Universal York

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New Railroad Station for York

York passenger station in early 1900s
Rail travel was booming in the late 19th century. York’s pre-Civil War passenger station was no longer adequate, so a new one was proposed, incorporating features found in larger cities.

New train station plan from article below
The York Dispatch of August 29, 1889 gave a brief description, accompanied by a simple plan that outlined what passengers could soon expect. It reads, in part:


…the new depot to be built in this city by the Northern Central Railway promises to be a credit to York and an improvement that will compare favorable with many much larger cities than this. …the new edifice will resemble very much the Union station at Baltimore, the only great difference being the absence of some of the ornamentations. The building proper will be 45 1/2 by 130 feet, and…will have a covered passenger way facing the railway a distance of 230 feet, projecting 80 feet beyond the depot at one end, and 20 feet at the other, and 26 feet in width. A porch ten feet wide will extend around the two ends and front of the building.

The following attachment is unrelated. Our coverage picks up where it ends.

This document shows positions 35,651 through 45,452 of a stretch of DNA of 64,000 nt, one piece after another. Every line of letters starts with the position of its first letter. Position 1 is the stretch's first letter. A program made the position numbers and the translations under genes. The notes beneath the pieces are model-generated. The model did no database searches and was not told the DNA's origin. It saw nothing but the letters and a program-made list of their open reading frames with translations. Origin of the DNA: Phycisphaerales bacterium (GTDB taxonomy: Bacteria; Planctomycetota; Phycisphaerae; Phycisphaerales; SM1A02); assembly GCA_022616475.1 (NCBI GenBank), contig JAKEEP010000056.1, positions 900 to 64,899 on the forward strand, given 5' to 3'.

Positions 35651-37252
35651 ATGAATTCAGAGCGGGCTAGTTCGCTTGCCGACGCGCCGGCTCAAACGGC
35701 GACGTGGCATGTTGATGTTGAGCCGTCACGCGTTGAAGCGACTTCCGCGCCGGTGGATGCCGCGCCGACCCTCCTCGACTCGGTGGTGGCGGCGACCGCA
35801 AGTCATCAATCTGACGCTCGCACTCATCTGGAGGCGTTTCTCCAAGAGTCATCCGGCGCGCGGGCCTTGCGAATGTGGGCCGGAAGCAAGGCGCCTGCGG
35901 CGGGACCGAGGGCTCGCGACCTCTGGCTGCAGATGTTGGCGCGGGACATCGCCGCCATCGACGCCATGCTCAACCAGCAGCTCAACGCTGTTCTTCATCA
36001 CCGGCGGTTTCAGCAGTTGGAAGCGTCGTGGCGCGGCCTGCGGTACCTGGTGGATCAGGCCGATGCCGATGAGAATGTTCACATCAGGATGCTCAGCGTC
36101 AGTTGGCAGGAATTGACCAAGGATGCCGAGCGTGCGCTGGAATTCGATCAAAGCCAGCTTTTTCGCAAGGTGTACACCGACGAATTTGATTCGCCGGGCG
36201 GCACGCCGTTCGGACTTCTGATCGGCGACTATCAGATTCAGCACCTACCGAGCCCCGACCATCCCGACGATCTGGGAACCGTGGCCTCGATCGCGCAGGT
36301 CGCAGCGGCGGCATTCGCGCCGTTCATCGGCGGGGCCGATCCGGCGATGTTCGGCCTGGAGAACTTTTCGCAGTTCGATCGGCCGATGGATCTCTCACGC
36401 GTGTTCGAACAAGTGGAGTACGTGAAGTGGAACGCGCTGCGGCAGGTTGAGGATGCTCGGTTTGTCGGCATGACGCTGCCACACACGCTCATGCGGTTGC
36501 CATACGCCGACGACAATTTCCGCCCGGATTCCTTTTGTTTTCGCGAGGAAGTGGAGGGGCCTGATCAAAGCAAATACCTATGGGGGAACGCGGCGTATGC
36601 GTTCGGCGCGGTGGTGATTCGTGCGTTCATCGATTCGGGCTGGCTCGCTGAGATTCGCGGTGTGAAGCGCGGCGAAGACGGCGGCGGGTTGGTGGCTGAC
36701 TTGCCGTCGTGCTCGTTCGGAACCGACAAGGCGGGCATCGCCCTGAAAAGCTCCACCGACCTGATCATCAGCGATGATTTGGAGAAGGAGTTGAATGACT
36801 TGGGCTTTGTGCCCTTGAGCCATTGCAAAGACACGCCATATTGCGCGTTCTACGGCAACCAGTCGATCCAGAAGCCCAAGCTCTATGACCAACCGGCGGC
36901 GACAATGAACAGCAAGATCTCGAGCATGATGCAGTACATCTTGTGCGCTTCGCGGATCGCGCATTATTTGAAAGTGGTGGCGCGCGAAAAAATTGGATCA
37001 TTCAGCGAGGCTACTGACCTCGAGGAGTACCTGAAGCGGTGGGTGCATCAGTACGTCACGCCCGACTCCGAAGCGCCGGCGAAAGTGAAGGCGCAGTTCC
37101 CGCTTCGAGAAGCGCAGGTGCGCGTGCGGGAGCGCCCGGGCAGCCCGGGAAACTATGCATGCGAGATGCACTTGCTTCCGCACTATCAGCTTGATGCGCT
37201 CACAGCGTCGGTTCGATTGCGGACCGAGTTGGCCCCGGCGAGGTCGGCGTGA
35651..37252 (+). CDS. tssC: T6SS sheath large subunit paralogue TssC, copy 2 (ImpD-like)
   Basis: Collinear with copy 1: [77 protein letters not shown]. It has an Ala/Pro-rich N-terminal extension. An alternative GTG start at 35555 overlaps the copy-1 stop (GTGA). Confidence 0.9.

The interior of the building will be handsomely finished. The ceilings will be 22 feet high….the building will be divided into two waiting rooms, baggage and express rooms, offices and closets, all finished in chestnut wood and tastily [I think they meant tastefully.] ornamented with metal railings. The waiting rooms will be furnished with tiled mantles and spacious fire places where the traveler can toast his extremities, during the rigors of winter, before the cracking flames of a rousing log fire, after the fashion that is so popular at the Broad street station at Philadelphia. As labor and material are cheaper in York than elsewhere, the supposition is that a York contractor will get the job. The conditions of the contract require that the building be completed by April next.

Passenger service to York on the Pennsylvania Railroad, successor to the Northern Central, ceased many years ago. The nicely restored station still stands on North Street at the foot of Duke, a very good example of adaptive reuse of fine old buildings.